The Springbank Community Association (SCA) is offering local residents a chance to discover the night sky in all its splendour –with the aid of some high-tech telescopes, binoculars, and a smart phone app – during four come-and-go sessions to be held in March.
Attendees will not be required to sign up or register beforehand, but are free to come and go as they please, according to the SCA's February newsletter. The Friday evening star-gazing sessions will take place on March 4, 11, 18, and 25 from 8 to 9 p.m. at the Westlife Church parking lot, located on the kitty-corner from Calaway Park.
While visitors are free to bring their own astronomy equipment, the SCA will provide visitors with the telescopes needed to better glimpse the solar system – including a large Cassegrain telescope.
“I have a grandson that really loves astronomy, and he has a large Cassegrain telescope,” said Ward 5 trustee for Rocky View Schools Judi Hunter, who spearheaded the initiative.
“We’ve been able to see the rings of Saturn and the moons of Jupiter. We’ve been able to look at a star that looks like one star, but when you look through the telescope, you’ll see its two stars together.
“I thought that would be really neat for [Springbank residents] to see.”
She added she first came up with the idea after a trip to Phoenix, Ariz., where it is common to see locals hosting free astronomy nights that feature large and small telescopes, and subject-matter experts to guide visitors' experience.
“They always have somebody who loves astronomy, and they open up the big telescope and tell you what you’re looking at,” she said. “I thought, ‘Wouldn’t that be great to do something like that [here]?’” she said.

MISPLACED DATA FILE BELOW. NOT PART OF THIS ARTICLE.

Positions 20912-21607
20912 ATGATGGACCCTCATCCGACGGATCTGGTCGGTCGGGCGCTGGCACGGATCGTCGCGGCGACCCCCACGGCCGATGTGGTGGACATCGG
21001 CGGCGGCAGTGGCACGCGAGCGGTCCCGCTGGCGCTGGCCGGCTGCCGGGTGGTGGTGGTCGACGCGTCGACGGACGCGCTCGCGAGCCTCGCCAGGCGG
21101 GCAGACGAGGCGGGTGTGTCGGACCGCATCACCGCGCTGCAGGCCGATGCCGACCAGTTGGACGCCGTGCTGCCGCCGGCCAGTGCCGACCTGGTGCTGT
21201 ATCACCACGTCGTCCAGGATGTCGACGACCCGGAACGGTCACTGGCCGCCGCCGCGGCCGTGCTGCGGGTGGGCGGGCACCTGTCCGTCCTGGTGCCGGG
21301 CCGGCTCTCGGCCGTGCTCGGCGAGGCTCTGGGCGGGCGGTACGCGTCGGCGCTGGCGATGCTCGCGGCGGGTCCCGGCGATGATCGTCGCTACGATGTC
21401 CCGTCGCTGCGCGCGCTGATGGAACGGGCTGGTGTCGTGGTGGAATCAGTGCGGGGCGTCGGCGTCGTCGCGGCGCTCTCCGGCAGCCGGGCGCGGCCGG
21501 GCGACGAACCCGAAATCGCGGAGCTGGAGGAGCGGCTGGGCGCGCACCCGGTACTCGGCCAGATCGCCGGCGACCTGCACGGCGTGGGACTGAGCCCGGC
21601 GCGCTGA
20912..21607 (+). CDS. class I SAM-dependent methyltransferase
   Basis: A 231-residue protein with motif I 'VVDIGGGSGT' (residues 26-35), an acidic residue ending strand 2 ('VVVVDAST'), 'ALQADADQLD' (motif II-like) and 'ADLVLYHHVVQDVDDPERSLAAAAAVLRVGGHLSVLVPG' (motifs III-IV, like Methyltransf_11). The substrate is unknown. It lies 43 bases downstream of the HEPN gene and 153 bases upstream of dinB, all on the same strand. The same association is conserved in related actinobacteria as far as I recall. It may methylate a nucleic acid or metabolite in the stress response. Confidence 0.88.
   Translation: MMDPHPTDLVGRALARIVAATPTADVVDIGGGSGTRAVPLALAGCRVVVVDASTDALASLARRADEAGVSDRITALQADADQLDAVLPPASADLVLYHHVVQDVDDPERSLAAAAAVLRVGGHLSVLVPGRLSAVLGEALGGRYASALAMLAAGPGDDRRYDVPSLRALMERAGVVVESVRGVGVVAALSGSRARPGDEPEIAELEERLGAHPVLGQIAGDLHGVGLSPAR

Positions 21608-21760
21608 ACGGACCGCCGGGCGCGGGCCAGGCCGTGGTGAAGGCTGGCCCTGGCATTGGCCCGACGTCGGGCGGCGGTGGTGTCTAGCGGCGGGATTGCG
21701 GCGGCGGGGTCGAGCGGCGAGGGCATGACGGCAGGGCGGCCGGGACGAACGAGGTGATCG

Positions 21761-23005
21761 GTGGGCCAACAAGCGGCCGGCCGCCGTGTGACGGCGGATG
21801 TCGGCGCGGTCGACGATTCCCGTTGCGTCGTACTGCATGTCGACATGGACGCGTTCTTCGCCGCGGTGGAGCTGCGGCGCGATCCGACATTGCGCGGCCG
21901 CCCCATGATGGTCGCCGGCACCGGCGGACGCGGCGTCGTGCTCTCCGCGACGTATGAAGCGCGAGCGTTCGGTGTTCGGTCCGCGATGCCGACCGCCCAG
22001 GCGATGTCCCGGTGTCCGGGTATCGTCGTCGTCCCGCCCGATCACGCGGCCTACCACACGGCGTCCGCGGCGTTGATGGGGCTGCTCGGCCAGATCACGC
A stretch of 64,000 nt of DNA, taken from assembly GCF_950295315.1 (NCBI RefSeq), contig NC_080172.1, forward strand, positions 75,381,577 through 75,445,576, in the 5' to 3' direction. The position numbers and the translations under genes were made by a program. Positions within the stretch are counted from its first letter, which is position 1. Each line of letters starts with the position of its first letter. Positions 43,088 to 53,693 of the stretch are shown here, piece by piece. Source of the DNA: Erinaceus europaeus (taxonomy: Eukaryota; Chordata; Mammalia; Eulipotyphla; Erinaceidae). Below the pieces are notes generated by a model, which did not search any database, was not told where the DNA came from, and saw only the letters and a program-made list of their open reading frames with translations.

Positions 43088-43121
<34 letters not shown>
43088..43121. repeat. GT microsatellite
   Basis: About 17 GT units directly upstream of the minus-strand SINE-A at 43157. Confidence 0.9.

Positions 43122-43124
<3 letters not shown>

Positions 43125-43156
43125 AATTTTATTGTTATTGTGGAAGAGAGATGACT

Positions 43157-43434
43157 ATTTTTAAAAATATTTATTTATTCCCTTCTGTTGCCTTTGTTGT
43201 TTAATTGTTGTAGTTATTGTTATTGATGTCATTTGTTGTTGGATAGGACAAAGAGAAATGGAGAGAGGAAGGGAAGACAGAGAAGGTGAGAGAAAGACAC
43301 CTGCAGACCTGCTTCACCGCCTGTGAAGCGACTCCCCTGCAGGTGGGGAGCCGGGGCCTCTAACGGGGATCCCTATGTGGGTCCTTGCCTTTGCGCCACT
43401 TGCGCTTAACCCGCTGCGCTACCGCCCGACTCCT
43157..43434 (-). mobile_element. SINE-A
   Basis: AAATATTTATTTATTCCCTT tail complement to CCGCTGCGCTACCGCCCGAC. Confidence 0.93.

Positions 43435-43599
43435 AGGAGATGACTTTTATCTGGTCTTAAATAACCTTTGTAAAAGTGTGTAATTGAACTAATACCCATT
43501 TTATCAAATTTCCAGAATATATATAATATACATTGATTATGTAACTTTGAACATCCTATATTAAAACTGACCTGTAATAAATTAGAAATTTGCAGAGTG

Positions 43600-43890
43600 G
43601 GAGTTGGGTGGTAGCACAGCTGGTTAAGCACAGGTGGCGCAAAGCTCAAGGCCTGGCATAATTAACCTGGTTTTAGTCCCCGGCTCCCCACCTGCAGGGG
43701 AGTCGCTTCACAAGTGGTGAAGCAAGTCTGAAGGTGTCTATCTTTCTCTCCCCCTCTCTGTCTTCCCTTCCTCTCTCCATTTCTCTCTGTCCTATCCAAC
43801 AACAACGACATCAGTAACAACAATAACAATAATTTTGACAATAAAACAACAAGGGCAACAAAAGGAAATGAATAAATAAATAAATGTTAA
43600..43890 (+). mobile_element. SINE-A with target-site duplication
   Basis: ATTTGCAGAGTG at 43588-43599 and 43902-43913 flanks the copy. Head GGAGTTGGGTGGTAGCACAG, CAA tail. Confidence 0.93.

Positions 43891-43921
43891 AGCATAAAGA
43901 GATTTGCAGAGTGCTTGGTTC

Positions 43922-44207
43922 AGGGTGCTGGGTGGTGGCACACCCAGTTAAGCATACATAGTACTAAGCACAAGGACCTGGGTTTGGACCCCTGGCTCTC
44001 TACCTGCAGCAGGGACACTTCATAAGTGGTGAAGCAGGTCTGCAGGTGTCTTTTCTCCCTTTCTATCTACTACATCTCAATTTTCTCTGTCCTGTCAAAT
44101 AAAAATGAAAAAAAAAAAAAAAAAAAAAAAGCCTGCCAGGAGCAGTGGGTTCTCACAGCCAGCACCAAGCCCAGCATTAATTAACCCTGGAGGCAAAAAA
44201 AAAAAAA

Hunter added Duke of Edinburgh volunteers in Springbank – members of an international award program that encourages informal learning – will be available to demonstrate the Night Sky app and assist attendees with viewing the telescopes.
“We have the Duke of Edinburgh kids and part of their goal is community service,” she said. “And Westlife Church out here in Springbank is awesome about trying to connect community, so we hooked up with them to see if this would work.”
She added the Westlife Church parking lot was chosen as the ideal location for the event, as it is less obstructed by the artificial lighting common inside city limits.
Hunter cautioned the star-gazing events may be cancelled if the weather conditions are not ideal.
“It can only happen if the skies are clear, because if it’s overcast, you can’t really do that,” she said. “If the skies are clear, it’s really cool to see some of the things that are up there.”
According to Hunter, the inaugural night sky viewing event will provide a trial run for future iterations.
“We’ll give this a go, and if it works, then we can do other nights too,” she said. “Most people don’t have access to that kind of large telescope unless you’re joining an astronomical society.”
She added she is excited for kids to take part, considering the last two years of the COVID-19 pandemic have caused unnecessary damage on families through public health mandates and measures.
“Our poor little kids – where have they had a chance to do things?” she said. “So, to be able to have an event that’s free, available for family to learn something new and connect with others, I think is pretty awesome.”